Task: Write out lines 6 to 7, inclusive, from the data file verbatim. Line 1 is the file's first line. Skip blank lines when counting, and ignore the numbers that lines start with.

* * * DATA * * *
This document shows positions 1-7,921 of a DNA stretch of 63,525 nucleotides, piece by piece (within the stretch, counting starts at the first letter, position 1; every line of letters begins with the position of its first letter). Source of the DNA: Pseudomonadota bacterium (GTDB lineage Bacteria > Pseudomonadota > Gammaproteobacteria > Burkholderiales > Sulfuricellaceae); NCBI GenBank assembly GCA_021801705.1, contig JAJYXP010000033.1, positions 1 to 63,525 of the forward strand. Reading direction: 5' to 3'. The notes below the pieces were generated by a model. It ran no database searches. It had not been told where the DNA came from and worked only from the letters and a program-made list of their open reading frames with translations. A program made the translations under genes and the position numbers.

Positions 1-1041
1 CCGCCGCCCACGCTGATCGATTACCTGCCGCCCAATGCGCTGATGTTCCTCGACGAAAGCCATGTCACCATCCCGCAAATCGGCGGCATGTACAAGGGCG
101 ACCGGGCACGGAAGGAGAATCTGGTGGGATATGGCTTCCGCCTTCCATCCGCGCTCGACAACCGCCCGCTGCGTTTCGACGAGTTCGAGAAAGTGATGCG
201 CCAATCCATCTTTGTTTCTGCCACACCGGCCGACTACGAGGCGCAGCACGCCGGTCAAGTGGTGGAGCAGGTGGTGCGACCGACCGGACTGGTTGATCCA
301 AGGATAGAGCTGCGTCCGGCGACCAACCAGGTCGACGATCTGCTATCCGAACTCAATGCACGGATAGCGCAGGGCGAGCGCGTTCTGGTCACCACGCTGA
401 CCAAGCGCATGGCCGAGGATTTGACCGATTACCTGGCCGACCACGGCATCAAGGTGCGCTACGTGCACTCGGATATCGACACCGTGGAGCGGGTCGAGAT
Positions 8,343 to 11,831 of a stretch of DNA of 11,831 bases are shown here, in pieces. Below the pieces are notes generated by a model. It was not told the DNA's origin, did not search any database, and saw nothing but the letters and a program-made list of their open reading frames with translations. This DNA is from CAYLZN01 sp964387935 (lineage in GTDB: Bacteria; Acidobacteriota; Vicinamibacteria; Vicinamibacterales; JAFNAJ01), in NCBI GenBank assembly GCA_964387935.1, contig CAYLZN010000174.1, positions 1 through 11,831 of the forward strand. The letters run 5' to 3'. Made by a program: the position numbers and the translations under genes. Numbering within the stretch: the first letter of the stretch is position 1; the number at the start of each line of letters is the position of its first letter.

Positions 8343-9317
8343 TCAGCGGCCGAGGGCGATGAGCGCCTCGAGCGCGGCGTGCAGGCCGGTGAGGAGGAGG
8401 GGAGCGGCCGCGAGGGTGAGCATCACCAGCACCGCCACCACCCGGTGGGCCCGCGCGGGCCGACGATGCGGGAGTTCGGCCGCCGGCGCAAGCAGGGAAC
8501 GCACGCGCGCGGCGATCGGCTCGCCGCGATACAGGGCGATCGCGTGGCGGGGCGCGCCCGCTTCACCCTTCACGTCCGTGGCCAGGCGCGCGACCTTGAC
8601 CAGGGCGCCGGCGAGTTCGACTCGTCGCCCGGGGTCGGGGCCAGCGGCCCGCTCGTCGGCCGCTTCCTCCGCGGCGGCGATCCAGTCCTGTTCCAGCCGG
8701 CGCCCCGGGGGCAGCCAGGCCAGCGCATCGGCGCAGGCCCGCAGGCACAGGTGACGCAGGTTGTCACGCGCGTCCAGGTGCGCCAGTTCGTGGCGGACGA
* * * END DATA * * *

301 AGGATAGAGCTGCGTCCGGCGACCAACCAGGTCGACGATCTGCTATCCGAACTCAATGCACGGATAGCGCAGGGCGAGCGCGTTCTGGTCACCACGCTGA
401 CCAAGCGCATGGCCGAGGATTTGACCGATTACCTGGCCGACCACGGCATCAAGGTGCGCTACGTGCACTCGGATATCGACACCGTGGAGCGGGTCGAGAT